December 22- 3:30 AM
“So, this is the house,” Mr. Henry said as he stared at the single story dwelling sitting by itself at the end of a cul-de-sac. “Doesn’t look like much, though I suppose that’s what makes it such a perfect cover.”
“It’s the house,” Caleb assured his father. “That car in the driveway is the same one that was at the gas station. I thought that it was familiar because I see it just about every day, driving into and out of our subdivision.”
“And who do you say these people are?” Mr. Henry asked.
“Mr. and Mrs. Young,” Caleb answered. “At least that’s who they are if you trust their word at all, which I don’t really at this point in time.”
“Well, I don’t much care what their names are as long as we can take them down and make this kidnapping stuff stick in a court of law,” Mr. Henry said. “If it happens like I want it to, they’ll be looking at the inside of a cell for the rest of their natural lives.” After a moment, he looked at his watch. “The rest of the units should be arriving soon. Let’s get back home; the recon unit will make sure that they don’t leave the house.”
Just as the Henrys were about to leave, a car rounded a corner further up the road at high speeds and drove towards the Youngs’ house. As they watched, the car parked in the drive way and four people carrying what could have been weapons got out and headed inside. This take down could prove to be more difficult than Mr. Henry had expected. Still there was nothing that he and his son could do, so they headed back to their house.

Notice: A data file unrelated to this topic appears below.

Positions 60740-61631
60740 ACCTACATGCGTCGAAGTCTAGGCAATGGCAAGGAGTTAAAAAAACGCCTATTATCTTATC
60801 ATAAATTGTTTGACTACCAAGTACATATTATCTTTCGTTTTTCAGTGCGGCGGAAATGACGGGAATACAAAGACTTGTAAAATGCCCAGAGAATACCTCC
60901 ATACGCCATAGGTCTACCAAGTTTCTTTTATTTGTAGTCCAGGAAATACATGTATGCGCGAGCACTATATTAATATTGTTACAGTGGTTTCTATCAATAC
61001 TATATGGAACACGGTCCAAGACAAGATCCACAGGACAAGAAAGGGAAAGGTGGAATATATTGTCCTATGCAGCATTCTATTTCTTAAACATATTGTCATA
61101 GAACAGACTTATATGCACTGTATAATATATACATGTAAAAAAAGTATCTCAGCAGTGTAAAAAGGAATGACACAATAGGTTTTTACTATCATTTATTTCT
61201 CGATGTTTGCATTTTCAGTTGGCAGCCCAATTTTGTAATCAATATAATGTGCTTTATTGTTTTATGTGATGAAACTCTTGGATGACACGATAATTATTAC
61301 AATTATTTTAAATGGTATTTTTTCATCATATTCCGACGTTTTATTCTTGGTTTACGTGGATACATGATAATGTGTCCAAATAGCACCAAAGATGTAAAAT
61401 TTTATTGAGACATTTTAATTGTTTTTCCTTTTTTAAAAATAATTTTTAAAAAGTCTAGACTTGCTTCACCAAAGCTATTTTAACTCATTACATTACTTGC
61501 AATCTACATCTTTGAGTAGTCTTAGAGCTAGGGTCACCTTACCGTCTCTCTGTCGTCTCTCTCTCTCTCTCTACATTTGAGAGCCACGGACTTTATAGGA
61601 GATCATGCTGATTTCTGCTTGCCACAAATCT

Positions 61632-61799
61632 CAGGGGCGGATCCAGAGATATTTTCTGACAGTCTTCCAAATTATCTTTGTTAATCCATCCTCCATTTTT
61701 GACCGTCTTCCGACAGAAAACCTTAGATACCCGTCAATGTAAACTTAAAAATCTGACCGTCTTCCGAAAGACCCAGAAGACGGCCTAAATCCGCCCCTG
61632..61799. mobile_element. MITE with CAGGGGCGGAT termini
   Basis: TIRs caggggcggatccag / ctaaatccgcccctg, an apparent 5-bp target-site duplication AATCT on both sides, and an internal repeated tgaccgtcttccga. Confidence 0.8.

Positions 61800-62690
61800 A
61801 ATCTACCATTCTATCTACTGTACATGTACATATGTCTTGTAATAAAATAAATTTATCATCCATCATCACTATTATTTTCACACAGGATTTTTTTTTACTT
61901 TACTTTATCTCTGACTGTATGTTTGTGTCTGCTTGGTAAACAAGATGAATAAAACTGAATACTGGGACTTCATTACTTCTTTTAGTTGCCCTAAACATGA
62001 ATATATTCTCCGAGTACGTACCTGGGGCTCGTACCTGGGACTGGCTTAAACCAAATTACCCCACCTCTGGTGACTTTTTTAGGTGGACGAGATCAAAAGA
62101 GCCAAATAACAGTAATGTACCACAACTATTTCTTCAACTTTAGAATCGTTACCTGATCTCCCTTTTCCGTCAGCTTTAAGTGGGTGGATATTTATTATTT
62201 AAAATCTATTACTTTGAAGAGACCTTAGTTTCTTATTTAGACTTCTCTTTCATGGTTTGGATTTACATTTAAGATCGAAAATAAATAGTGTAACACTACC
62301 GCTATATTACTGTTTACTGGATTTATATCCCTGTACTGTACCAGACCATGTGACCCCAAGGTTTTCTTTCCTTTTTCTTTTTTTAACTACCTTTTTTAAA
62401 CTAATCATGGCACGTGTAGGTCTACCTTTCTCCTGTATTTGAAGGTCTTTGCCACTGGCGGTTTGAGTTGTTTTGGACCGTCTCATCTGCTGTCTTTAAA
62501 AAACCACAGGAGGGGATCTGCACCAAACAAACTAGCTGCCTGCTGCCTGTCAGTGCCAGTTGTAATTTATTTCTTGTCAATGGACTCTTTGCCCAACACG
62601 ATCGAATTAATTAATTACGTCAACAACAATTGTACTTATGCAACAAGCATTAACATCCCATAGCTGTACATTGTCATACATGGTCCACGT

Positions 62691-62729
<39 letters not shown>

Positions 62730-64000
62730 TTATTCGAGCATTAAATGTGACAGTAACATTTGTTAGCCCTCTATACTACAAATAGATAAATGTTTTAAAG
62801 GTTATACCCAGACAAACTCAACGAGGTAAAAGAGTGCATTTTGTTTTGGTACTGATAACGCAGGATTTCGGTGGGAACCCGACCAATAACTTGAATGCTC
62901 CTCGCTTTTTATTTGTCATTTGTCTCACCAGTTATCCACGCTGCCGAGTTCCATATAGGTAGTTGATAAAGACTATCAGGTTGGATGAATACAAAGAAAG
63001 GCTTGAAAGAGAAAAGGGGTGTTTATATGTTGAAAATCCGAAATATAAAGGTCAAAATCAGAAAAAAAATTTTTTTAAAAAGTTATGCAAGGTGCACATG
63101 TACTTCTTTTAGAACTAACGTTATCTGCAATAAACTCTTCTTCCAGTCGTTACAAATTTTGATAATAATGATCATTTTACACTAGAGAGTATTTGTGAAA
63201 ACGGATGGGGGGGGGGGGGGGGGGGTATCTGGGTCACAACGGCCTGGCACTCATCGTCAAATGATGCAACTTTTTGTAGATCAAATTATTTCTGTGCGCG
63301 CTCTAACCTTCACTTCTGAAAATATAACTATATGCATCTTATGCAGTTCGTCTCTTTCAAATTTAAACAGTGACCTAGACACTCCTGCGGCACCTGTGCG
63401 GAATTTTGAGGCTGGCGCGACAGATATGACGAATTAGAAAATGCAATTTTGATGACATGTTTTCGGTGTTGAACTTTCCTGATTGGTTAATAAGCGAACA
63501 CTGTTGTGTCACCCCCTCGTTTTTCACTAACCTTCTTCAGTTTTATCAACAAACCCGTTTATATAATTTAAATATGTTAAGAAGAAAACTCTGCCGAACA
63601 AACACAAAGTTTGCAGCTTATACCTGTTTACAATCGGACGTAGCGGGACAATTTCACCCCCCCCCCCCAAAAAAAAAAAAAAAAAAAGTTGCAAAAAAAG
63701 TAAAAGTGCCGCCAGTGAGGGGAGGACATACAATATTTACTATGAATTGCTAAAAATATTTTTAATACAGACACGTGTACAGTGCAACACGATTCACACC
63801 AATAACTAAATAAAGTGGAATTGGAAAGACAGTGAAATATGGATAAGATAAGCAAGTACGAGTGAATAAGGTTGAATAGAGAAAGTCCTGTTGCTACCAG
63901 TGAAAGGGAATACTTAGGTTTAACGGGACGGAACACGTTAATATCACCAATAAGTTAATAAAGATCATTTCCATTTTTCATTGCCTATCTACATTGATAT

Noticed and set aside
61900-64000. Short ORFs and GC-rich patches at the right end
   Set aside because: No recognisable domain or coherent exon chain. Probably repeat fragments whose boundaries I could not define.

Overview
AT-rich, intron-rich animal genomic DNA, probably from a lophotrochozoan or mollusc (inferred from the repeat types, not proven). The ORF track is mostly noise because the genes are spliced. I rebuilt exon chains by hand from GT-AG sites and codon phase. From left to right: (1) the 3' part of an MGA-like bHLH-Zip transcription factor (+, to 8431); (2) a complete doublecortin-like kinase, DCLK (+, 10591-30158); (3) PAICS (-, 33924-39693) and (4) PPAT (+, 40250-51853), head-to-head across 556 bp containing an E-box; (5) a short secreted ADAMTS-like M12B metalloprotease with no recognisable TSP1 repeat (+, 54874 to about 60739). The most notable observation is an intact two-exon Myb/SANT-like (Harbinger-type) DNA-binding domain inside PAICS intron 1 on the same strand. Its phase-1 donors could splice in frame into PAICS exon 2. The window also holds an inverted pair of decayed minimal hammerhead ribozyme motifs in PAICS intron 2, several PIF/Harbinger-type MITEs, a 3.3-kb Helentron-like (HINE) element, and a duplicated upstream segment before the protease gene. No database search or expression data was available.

As they walked in silence, Caleb thought about the whirlwind of activity that had followed his late night revelation concerning the kidnappers’ identities. He had woken his father just after one o’clock that morning. At first Mr. Henry had been irritated, but as soon as he heard what his son had to say, he was into his clothes and dragging his son out of the house as fast as possible. Caleb drove to the station while his dad stayed on the phone contacting the police chief, the members of his unit, a local judge, and anyone else who could give a hand with this case.
The first order of business had been to send a recon unit to the house to make sure that the Youngs were home and to follow them should they chose to leave during the night. Next, they were trying to convince a very sleepy judge to give them a search warrant for the house. Caleb gave his testimony to the man but he seemed hesitant to give a warrant with such skimpy evidence. Caleb had left the room at that time, just as the chief of police arrived. He didn’t know how his father would get the warrant out of the judge, but he knew that it would happen. This was the most solid lead that his father had had on the kidnappers in forever, and he was certainly not about to let it slip by. Approximately an hour and a half after Caleb had woken his father, the two police officers had their warrant from the judge
The police chief’s and Mr. Henry’s ears were glued to their phones after that as they made dozens of calls. The SWAT team, hostage rescue specialists, a negotiator, and dozens of cops were called and told to meet as unobtrusively as possible in the Henrys’ subdivision. Mr. Henry’s house would be the center of operations. After arriving home, Mr. Henry and Caleb had walked down to the Youngs house to scope out the area. This trip also served to confirm what Caleb already knew about the kidnappers’ vehicle.
Now that the two Henrys were returning home, it was almost time to put quickly plan and put into action the rescue of the two kidnapped girls. Already cops in cars without headlights on were beginning to silently surround the house, creating a nearly invisible but effective perimeter to prevent the people inside from escaping. The trap was set; all that remained was for it to be sprung.